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Newly Designed Compliant Hierarchic Hybrid Vascular Graft Wrapped With Microprocessed Elastomeric Film—II: Morphogenesis and Compliance Change Upon Implantation

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Hierarchic structured hybrid tubular vascular media composed of endothelial cells (ECs), which covered the luminal surface, and smooth muscle cells (SMCs), which resided in the tubular collagen gel, were wrapped with thin segmented polyurethane elastomeric films designed to provide compliance matching with native arteries and transmural tissue permeability using a laser-directed ablation technique to provide different pore densities. Two hybrid grafts with high and low pore densities (inner diameter: 150 μm and length: 4 cm), and exhibiting pressure-dependent distensibility in response to pulsatile pressure, were bilaterally implanted into canine common arteries for up to 6 months. Irrespective of the pore density, high patency was achieved and no dilation and bursting occurred. Maintenance of full endothelialization during the entire course of implantation period was observed for the graft wrapped with the film with higher pore density. On the other hand, the graft wrapped with the film with lower pore density exhibited markedly reduced endothelialization at a later period of implantation, probably due to delamination of neoarterial tissue from the segmented polyurethane (SPU) surface. There were some differences in transmural tissue ingrowth between the two grafts. At anastomotic sites, neoarterial thickness for type A graft was smaller than that for type B graft regardless of the implantation period. Slightly reduced compliance was observed for both types of grafts at the sixth month of the implantation period. This study indicates that a hybrid vascular graft minimally supported with a thin elastomeric film can be used to replace diseased arteries if micropores are well designed for tissue permeability and anchoring.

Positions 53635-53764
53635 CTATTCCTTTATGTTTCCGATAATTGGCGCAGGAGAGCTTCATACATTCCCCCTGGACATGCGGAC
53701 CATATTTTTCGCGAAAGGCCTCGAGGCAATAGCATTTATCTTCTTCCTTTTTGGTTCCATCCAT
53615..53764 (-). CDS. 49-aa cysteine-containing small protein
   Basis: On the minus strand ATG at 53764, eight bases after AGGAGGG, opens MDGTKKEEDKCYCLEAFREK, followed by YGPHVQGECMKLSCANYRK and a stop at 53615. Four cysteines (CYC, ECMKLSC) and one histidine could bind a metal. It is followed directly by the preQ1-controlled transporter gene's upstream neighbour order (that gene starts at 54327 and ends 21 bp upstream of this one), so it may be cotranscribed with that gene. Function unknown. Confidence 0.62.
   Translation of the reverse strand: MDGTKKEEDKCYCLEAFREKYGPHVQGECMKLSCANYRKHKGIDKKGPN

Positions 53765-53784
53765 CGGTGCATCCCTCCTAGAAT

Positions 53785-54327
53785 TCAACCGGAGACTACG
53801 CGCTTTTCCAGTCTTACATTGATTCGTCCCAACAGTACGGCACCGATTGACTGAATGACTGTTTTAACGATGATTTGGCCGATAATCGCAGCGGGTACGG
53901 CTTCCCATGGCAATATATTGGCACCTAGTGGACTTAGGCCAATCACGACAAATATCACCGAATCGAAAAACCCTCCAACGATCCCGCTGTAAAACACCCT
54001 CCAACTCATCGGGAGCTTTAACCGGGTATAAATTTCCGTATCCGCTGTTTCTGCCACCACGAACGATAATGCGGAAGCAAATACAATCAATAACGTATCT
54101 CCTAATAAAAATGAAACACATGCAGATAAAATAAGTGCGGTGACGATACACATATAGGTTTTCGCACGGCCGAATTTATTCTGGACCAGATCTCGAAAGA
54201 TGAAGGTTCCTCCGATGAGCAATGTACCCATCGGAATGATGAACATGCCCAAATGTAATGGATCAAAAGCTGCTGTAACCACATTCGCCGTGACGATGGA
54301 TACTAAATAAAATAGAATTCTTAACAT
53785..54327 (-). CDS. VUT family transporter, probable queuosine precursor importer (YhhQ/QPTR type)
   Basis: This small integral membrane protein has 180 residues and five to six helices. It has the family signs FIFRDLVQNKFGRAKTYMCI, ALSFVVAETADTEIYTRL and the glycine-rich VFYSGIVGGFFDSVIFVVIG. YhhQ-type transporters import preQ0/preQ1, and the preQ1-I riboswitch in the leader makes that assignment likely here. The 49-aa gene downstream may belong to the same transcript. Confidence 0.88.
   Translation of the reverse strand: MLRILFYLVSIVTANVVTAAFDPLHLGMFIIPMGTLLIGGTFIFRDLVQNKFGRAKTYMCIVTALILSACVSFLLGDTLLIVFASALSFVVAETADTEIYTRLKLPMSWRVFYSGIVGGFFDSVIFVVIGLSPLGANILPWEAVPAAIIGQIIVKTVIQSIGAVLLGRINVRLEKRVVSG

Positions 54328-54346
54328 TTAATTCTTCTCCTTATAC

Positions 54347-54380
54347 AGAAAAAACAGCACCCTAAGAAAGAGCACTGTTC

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Keywords: Key words: Hybrid vascular grafts; Segmented polyu

Document Type: Research Article

Affiliations: 1: *Department of Bioengineering, National Cardiovascular Center Research Institute, 5-7-1, Fujishiro-dai, Suita, Osaka 565-8565, Japan 2: †Department of Biomedical Engineering, Graduate School of Medicine, Kyushu University, 3-1-1, Maidashi, Higashi-ku, Fukuoka 812-8582, Japan

Publication date: 01 January 2002

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  • Cell Transplantation publishes original, peer-reviewed research and review articles on the subject of cell transplantation and its application to human diseases. To ensure high-quality contributions from all areas of transplantation, separate section editors and editorial boards have been established. Articles deal with a wide range of topics including physiological, medical, preclinical, tissue engineering, and device-oriented aspects of transplantation of nervous system, endocrine, growth factor-secreting, bone marrow, epithelial, endothelial, and genetically engineered cells, among others. Basic clinical studies and immunological research papers are also featured. To provide complete coverage of this revolutionary field, Cell Transplantation will report on relevant technological advances, and ethical and regulatory considerations of cell transplants. Cell Transplantation is now an Open Access journal starting with volume 18 in 2009, and therefore there will be an inexpensive publication charge, which is dependent on the number of pages, in addition to the charge for color figures. This will allow work to be disseminated to a wider audience and also entitle the corresponding author to a free PDF, as well as prepublication of an unedited version of the manuscript.

    Cell Transplantation is now being published by SAGE. Please visit their website for the most recent issues.

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